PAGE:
If we look at the list we can make three categories:

Three categories

If we go a bit further and translate into English:

In plain English

Hold on there, partner. I know what you’re thinking. You don’t need me anymore. But wait, there’s more.

You need to think about two more things before you put pencil to paper:

  1. What is the story of the lyric? Or what is the point of the song?
  2. What is the mood you are trying to convey?

Okay. On to the business of marking it up.

First, print out your lyrics double-spaced. You need plenty of room to write here. Put two sections at the top: “Mood I want to convey,” and “Point I want to get across.”

Let’s mark up a selection from Queen’s Bohemian Rhapsody.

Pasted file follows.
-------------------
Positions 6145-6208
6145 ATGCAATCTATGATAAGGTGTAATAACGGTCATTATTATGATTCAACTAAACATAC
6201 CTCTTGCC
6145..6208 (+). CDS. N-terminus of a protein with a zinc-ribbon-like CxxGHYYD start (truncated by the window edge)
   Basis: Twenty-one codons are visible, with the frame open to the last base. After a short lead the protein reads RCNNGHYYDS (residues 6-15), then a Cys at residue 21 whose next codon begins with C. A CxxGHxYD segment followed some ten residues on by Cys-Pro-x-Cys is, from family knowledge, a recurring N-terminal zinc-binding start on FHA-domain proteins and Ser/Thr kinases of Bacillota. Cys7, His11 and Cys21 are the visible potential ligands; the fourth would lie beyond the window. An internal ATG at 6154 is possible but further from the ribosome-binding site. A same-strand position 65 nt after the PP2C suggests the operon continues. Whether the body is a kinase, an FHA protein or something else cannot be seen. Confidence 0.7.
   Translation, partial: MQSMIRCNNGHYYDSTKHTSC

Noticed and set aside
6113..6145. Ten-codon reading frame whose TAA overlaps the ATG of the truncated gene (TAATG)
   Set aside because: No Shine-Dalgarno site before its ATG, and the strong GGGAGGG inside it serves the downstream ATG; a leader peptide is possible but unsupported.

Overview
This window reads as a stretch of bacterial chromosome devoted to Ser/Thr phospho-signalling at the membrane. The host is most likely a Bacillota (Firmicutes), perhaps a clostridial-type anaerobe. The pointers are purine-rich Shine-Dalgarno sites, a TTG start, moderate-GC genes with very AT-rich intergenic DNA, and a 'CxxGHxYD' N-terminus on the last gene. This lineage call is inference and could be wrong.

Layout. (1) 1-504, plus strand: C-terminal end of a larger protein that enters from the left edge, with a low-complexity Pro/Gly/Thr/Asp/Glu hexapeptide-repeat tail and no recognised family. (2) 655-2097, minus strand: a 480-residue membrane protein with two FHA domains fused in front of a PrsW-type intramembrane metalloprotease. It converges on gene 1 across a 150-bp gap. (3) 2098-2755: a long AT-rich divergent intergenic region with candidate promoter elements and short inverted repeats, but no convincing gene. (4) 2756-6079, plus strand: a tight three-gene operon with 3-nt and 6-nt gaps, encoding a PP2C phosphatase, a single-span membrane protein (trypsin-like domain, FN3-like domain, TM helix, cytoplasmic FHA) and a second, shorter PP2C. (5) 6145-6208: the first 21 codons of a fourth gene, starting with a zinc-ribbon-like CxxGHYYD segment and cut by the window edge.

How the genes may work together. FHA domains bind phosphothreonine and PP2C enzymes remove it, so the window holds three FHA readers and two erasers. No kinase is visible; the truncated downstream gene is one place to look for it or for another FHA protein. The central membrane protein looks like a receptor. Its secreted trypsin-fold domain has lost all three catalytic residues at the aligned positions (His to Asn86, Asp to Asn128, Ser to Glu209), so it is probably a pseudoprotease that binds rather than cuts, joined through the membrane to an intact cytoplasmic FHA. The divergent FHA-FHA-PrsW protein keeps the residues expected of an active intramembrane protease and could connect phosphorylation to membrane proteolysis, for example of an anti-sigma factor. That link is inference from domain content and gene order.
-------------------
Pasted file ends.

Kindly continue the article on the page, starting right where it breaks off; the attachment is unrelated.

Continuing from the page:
Before we go any further:

These files are the author’s own work and represent his interpretation of this song. They are intended solely for private study, scholarship or research.

I’m going to let you answer questions 1 and 2 for this one and move right into marking the lyrics. I handwrite my markings, so they appear here in red italics for clarity.

Start very personal, almost speaking, at moderate speed.
I’m just a poor boy, nobody loves me

Faster, hard and loud, church choir style, slightly mocking, staccato, without feeling
He’s just a poor boy from a poor family
Spare him his life from this monstrosity

Little build from the original volume, very personal, almost speaking, ask the question
Easy come easy go – will you let me go

Faster, hard and loud rock, Devils choir VS Angels Choir, staccato
Bismillah! No – we will not let you go – let him go
Bismillah! We will not let you go – let him go